Joy Lutheran Church, Eagle River, Alaska
Arctic researcher and conservationist

I believe that we need to work together if we want the world to be a better place. Among other things, this means understanding and respecting those who have different views than ours.

As an Arctic researcher, I have enjoyed great hospitality, kindness and generosity from Indigenous people all around the North. I am humbled by the trust I have been shown, despite a long history of newcomers exploiting and mistreating Indigenous people. I try to follow their example to treat others as I would like to be treated.

I can connect my faith to my work because it’s important that we take care of creation. It’s also important that we learn to understand and love one another, which means spending time outside of our comfort zones and being willing to question our ideas by looking at them from a different perspective.

My research has taught me the importance of caring for creation because it is all too obvious what happens when we don’t. We were given a world of abundance. In many places, what we have left is a pale shadow of what once was. Conserving what is healthy isn’t easy, but it’s much easier than restoring what has been damaged.

I think it’s important to draw from both scientific findings and Iñupiat and Yupik Eskimo knowledge when researching sea ice because none of us knows all there is to know. Scientists can provide a detailed quantitative assessment of sea ice properties or the trend in its total extent over time. Indigenous expert hunters know how to be safe when on sea ice, and they understand how changing sea ice affects coastal communities. We need both types of knowledge to understand the whole story.

One myth I’d like to dispel regarding climate change is that there is nothing we can do. Our actions matter, and they can provide many benefits. Turning off unnecessary lights not only reduces greenhouse gas emissions but also saves money on our power bill.

To me, grace means we have nothing to prove. We have the gift of starting fresh and free, to live and create from a sense of joy for what we have already received.

One myth I’d like to dispel regarding climate change is that there is nothing we can do. Our actions matter, and they can provide many benefits.

It’s important to me to be involved in my congregation because of the love and support we create for one another. People are there for us when we need them, and I hope we’re there for them too.

One thing people can do to protect Arctic waters and species is to practice conservation in our daily lives. Plastics and other pollution are winding up in the Arctic, and our demand for resources puts pressure on the area too. The whole world benefits if we can move toward a sustainable way of living.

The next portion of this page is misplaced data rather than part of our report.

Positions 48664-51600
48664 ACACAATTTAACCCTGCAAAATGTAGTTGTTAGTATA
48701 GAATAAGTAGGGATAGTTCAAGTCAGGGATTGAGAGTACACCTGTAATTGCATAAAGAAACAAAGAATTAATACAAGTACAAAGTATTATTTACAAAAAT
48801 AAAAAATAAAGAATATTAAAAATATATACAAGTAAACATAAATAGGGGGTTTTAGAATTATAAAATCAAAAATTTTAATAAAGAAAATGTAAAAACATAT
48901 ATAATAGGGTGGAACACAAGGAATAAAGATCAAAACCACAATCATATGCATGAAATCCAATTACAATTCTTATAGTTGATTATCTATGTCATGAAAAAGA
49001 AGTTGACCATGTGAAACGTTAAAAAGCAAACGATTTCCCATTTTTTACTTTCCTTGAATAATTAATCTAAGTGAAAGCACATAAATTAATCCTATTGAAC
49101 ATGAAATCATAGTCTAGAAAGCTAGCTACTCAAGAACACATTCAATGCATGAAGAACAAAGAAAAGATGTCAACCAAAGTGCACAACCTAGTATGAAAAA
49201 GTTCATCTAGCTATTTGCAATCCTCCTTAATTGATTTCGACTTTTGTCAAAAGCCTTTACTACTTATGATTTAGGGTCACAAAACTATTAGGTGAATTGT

People are surprised that I was an English major in college. Most of my scientific training has come through experience and graduate school. It does help in my work that I enjoy writing.

I share my faith by trying to live the commandment to love one another. It’s not always easy, but it usually helps bring out the good in others too.

I’m a Lutheran by chance because we were looking for a church, and Joy Lutheran has great music, a welcoming atmosphere, and an openness to questions and struggles with faith. Scientists want to see evidence, and the evidence I see is the comfort, peace and joy that we find together in our congregation and beyond.

The practice of conserving natural resources connects us with people around the world because we share the world with one another. What I do in Alaska can affect someone on the other side of the world and vice versa. We can also learn from one another and appreciate the beauty and diversity of human and natural life on Earth.

I pray to be grateful for all I have been given and to put what I have to good use.

Making trips in the Arctic by dog team, snowmobile and boat is a wonderful way to experience the region firsthand. Much of my work is at a computer or in a meeting room, so it’s important to be able to understand what it’s like to be on the land and the sea. I’ll never have the expertise or experience to match that of the indigenous people I work with, but it’s good to have at least some credibility from my own travels there.

Megan Brandsrud
Brandsrud is a content editor of Living Lutheran.

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